3. Plato, Laws, None (5th cent. BCE - 4th cent. BCE)  Tagged with subjects: •nan Found in books: Mikalson (2010) 179
4. Plato, Phaedrus, None (5th cent. BCE - 4th cent. BCE)  Tagged with subjects: •festivals, and charis Found in books: Mikalson (2010) 179
273e. τὰς φύσεις διαριθμήσηται, καὶ κατʼ εἴδη τε διαιρεῖσθαι τὰ ὄντα καὶ μιᾷ ἰδέᾳ δυνατὸς ᾖ καθʼ ἓν ἕκαστον περιλαμβάνειν, οὔ ποτʼ ἔσται τεχνικὸς λόγων πέρι καθʼ ὅσον δυνατὸν ἀνθρώπῳ. ταῦτα δὲ οὐ μή ποτε κτήσηται ἄνευ πολλῆς πραγματείας· ἣν οὐχ ἕνεκα τοῦ λέγειν καὶ πράττειν πρὸς ἀνθρώπους δεῖ διαπονεῖσθαι τὸν σώφρονα, ἀλλὰ τοῦ θεοῖς κεχαρισμένα μὲν λέγειν δύνασθαι, κεχαρισμένως δὲ πράττειν τὸ πᾶν εἰς δύναμιν. ΣΩ. οὐ γὰρ δὴ ἄρα, ὦ Τεισία, φασὶν οἱ σοφώτεροι ἡμῶν, ὁμοδούλοις δεῖ χαρίζεσθαι 273e. and is able to divide things by classes and to comprehend particulars under a general idea, he will never attain the highest human perfection in the art of speech. But this ability he will not gain without much diligent toil, which a wise man ought not to undergo for the sake of speaking and acting before men, but that he may be able to speak and to do everything, so far as possible,
5. Plato, Republic, None (5th cent. BCE - 4th cent. BCE)  Tagged with subjects: •nan Found in books: Mikalson (2010) 80
6. Plato, Symposium, None (5th cent. BCE - 4th cent. BCE)  Tagged with subjects: •festivals, and charis Found in books: Mikalson (2010) 179
188c. καὶ ἀνθρώπους πρὸς ἀλλήλους κοινωνία—οὐ περὶ ἄλλο τί ἐστιν ἢ περὶ Ἔρωτος φυλακήν τε καὶ ἴασιν. πᾶσα γὰρ ἀσέβεια φιλεῖ γίγνεσθαι ἐὰν μή τις τῷ κοσμίῳ Ἔρωτι χαρίζηται μηδὲ τιμᾷ τε αὐτὸν καὶ πρεσβεύῃ ἐν παντὶ ἔργῳ, ἀλλὰ τὸν ἕτερον, καὶ περὶ γονέας καὶ ζῶντας καὶ τετελευτηκότας καὶ περὶ θεούς· ἃ δὴ προστέτακται τῇ μαντικῇ ἐπισκοπεῖν τοὺς ἐρῶντας καὶ ἰατρεύειν, καὶ ἔστιν αὖ ἡ 188c. namely, all means of communion between gods and men, are only concerned with either the preservation or the cure of Love. For impiety is usually in each case the result of refusing to gratify the orderly Love or to honor and prefer him in all our affairs, and of yielding to the other in questions of duty towards one’s parents whether alive or dead, and also towards the gods. To divination is appointed the task of supervising and treating the health of these Loves; wherefore that art,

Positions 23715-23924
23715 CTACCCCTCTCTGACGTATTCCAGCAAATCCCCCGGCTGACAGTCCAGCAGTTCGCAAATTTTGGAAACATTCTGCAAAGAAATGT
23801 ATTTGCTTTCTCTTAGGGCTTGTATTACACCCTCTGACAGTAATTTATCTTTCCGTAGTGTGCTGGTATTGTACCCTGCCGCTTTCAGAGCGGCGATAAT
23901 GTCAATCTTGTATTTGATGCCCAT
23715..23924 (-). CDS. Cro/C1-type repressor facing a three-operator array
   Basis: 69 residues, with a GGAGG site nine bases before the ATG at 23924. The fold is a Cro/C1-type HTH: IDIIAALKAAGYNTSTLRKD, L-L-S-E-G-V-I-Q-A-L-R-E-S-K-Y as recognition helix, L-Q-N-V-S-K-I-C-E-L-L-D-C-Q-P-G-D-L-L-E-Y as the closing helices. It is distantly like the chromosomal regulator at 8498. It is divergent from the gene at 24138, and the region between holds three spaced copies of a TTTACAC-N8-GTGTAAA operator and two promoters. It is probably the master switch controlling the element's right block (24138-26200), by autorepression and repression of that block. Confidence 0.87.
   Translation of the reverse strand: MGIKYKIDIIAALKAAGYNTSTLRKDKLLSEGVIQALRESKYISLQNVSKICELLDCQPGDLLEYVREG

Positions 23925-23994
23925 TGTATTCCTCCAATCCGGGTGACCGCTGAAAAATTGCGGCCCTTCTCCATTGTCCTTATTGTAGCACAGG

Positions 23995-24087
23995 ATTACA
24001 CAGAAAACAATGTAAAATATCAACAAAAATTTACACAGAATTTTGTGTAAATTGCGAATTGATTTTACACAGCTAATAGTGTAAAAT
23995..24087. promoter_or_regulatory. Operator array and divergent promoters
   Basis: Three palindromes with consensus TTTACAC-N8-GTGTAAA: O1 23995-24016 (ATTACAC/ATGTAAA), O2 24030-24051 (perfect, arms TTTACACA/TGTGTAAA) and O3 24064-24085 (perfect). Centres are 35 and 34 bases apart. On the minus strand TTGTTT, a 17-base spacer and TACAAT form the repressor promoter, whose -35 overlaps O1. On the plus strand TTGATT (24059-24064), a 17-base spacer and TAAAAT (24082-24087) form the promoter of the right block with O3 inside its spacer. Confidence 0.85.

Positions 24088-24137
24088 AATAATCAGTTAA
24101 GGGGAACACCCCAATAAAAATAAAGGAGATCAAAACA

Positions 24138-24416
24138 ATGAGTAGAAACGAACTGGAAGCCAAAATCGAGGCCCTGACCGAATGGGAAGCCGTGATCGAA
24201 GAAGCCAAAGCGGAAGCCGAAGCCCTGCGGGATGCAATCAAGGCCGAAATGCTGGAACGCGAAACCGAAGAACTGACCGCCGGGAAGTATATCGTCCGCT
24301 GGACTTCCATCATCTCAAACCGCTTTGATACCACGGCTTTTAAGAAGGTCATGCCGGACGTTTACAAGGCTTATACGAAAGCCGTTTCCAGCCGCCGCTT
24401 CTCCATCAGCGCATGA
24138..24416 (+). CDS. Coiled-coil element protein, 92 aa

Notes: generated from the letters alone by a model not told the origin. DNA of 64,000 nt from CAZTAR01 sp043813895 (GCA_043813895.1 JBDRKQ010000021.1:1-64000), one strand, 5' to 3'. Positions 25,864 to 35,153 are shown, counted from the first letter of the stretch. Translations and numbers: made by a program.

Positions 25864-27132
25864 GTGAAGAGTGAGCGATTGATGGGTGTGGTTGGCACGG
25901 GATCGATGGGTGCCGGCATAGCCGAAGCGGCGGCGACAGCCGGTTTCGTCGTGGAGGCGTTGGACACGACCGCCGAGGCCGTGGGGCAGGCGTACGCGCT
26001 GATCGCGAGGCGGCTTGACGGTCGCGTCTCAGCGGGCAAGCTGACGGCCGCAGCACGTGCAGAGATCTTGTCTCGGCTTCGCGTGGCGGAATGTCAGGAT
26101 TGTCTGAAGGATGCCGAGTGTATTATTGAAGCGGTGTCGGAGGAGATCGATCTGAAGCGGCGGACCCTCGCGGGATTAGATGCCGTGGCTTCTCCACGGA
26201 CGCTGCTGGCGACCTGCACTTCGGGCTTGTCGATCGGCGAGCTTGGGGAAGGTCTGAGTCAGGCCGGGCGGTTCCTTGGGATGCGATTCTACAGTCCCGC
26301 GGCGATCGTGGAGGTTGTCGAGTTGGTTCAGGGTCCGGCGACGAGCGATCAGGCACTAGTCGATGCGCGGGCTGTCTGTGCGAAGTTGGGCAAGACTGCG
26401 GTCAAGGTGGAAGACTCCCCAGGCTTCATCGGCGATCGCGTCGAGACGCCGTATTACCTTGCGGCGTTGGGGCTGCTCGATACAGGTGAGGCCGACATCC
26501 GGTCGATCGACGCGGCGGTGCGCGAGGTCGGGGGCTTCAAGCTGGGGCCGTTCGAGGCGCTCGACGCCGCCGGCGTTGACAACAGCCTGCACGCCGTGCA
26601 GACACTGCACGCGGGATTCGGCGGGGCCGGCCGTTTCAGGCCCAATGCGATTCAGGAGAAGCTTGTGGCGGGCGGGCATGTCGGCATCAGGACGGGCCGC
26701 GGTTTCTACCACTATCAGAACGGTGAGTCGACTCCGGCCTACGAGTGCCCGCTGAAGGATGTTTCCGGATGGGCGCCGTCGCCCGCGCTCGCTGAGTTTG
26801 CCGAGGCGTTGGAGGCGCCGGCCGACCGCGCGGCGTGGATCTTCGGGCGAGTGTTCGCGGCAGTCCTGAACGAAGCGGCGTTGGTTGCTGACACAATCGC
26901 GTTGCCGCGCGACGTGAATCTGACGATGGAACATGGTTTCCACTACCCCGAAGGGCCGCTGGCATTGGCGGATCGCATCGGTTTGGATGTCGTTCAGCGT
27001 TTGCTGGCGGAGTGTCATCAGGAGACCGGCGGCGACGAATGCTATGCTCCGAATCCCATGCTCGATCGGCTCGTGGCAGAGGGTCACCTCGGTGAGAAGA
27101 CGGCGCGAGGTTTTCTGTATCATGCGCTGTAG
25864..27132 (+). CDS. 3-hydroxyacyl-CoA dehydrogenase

7. Aristotle, Nicomachean Ethics, None (4th cent. BCE - 4th cent. BCE)  Tagged with subjects: •festivals, and charis Found in books: Mikalson (2010) 80
8. Aristotle, Politics, None (4th cent. BCE - 4th cent. BCE)  Tagged with subjects: •nan Found in books: Mikalson (2010) 246
9. Diogenes, Fragments, 343 (4th cent. CE - 5th cent. CE)  Tagged with subjects: •festivals, and charis Found in books: Mikalson (2010) 80
10. Philosotratus, Life of Apollonius, 1.1  Tagged with subjects: •festivals, and charis Found in books: Mikalson (2010) 179